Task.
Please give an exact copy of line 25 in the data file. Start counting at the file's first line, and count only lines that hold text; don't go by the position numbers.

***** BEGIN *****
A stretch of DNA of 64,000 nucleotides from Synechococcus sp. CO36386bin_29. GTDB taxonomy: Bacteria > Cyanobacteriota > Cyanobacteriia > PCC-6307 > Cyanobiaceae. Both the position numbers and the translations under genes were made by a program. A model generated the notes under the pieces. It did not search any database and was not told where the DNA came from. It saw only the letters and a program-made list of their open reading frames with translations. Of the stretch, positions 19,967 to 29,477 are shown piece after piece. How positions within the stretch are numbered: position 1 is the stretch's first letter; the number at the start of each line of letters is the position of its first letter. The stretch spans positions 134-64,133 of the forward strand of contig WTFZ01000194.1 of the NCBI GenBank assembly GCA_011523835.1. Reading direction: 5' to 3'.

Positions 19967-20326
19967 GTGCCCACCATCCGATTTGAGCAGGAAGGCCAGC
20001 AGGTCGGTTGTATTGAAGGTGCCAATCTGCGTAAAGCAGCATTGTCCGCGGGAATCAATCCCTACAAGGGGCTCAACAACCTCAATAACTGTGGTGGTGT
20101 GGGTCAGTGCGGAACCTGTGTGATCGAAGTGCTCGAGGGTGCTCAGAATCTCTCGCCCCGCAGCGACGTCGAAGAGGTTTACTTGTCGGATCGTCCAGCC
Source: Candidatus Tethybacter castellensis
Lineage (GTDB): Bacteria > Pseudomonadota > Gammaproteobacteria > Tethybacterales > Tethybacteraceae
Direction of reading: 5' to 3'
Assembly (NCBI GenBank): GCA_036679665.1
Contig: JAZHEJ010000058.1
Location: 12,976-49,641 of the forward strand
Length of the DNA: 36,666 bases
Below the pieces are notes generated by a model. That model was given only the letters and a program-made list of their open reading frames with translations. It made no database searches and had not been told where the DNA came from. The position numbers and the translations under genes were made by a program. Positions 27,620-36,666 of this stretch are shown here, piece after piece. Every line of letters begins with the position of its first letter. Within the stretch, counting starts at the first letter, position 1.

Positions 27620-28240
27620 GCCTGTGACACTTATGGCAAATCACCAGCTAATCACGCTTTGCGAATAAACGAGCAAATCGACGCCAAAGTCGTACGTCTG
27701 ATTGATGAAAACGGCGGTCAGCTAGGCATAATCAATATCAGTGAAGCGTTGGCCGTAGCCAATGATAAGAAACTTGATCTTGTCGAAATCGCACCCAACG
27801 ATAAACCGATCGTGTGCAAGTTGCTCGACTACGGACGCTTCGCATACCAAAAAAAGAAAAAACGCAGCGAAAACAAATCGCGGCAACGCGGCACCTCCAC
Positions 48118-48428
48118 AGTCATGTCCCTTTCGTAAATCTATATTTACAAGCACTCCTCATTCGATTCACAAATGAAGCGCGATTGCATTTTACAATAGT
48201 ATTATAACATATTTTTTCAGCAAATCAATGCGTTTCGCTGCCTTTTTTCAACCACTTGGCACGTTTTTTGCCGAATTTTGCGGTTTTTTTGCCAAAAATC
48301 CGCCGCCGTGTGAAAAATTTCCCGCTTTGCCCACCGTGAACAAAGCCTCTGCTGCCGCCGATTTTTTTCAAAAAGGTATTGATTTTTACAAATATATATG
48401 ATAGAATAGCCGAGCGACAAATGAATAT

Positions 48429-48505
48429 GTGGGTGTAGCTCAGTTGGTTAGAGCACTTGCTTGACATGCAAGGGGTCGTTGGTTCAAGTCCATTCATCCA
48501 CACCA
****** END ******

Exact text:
48501 CACCA